RDECOM deputy director visits ARL
January 09, 2014
- HRED's sphere room of the Environment for Auditory Research
- ARL's support to the Helmet and Electronics and Display System - Upgradeable Protection (HEaDS-UP) Phase IV program
- Hewitt said ARL is doing some of the most innovative research for the Army
Jyuji Hewitt, deputy director for the U.S. Army Research, Development and Engineering Command, recently visited a number of directorates within the U.S. Army Research Laboratory to help familiarize him with the research being conducted there, which are all part of RDECOM.
Hewitt is the new deputy director for RDECOM. He first visited the Weapons and Material Directorate, followed by visits to the Human Research and Engineering Directorate (HRED), Computational and Information Sciences Directorate, Vehicle Technology Directorate (VTD) and the Survivability/Lethality Analysis Directorate (SLAD).
The purpose of the visit was to get an overall facility capabilities tour. In addition to Hewitt, others from RDECOM who attended the visit included, Col. Frederick Hughes, G3; Linda Longo, chief of the Command Initiatives Group; Dr. Amy Finch, executive officer to the deputy director, (who is from ARL's Sensors and Electron Devices Directorate, recently selected to be Hewitt's executive officer); and Col. Chris Oliver, chief, Programs and Engineering.
The group toured HRED's sphere room of the Environment for Auditory Research. There Dr. Angelique Scharine, auditory research team lead, showed the currently fielded advanced combat helmet.
"Our previous research for auditory spatial perception has shown that the ACH is better than previous helmets. We are currently doing research with helmets developed to provide mandible and eye protection (hidden behind the bar is a prototype helmet). Although these helmets provide ballistic protection, they also disrupt the Soldier's hearing," said Scharine. "Our goal is to provide feedback about these effects and to provide models and guidance for minimizing these effects."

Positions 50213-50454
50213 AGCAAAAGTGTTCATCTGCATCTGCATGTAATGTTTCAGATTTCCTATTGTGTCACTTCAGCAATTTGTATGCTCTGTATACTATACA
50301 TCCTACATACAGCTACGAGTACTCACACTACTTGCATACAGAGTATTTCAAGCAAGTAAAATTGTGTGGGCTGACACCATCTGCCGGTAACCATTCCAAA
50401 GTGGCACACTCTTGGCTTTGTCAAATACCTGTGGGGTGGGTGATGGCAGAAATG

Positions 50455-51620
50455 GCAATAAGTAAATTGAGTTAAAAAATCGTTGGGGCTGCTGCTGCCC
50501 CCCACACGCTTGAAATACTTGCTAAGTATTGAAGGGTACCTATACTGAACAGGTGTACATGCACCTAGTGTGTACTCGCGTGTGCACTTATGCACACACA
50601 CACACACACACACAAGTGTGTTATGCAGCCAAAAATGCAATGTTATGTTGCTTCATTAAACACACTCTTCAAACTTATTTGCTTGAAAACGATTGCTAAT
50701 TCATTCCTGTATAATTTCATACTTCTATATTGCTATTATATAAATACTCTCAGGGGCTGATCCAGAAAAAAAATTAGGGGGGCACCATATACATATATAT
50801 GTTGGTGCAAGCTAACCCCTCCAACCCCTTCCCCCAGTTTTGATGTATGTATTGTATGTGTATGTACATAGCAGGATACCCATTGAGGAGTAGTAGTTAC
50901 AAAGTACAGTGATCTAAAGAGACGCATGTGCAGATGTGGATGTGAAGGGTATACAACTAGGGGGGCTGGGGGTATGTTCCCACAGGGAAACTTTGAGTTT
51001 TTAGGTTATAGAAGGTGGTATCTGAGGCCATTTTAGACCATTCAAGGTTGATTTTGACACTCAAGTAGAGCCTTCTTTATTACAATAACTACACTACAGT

While at HRED, the group also visited the RAVEN system, a system developed as part of a collaboration between ARL and its academic and industry partners. The RAVEN system is used for demonstrating the utility of a brain-computer interaction for image triage within a military-relevant simulated environment.
Dr. Brent Lance, HRED, said Mr. Hewitt's visit went very well and that it helped him understand the priorities at RDECOM and how he and his team could better address those priorities.
During the stop to VTD, Hewitt visited the Combustion Research Laboratory. There they discussed ARL research in advanced fuel injection technologies for Army ground vehicle and unmanned air vehicle engines.
At SLAD, the group discussed ARL's support to the Helmet and Electronics and Display System - Upgradeable Protection (HEaDS-UP) Phase IV program. HEaDS-UP, has been a four-year effort at Natick (program lead NSRDEC) to provide mounted and dismounted troops with a more fully integrated headgear system. Specifically discussed was SLAD's involvement in characterizing response of mandibles, visors and helmets to blunt impact as well as determining ballistic response (V50) of the mandibles and visors against fragment threats, said John Polesne, SLAD.
Polesne said the visit was "very productive" and that Mr. Hewitt was "very engaging" with all of the briefers.
"For me, it was particularly interesting how Mr. Hewitt linked our specific technical work and the need for continued exposure relating to top-level Army initiatives," said Polesne. "An example was one of the briefers discussing injury analysis capabilities - specifically addressing quality of life issues and him relating that to the Army Resilient Campaign."
Hewitt was equally impressed by the researchers at ARL.
"ARL is doing some of the most innovative research for the Army and I see that the talented Scientists and Engineers have a passion for our nation's Soldiers," said Hewitt. "The work we do is complex and on the cutting edge of technology. The Soldiers will likely not understand the research behind the technology but they can be assured that the edge we give them in technology will be the edge they need on the battlefield."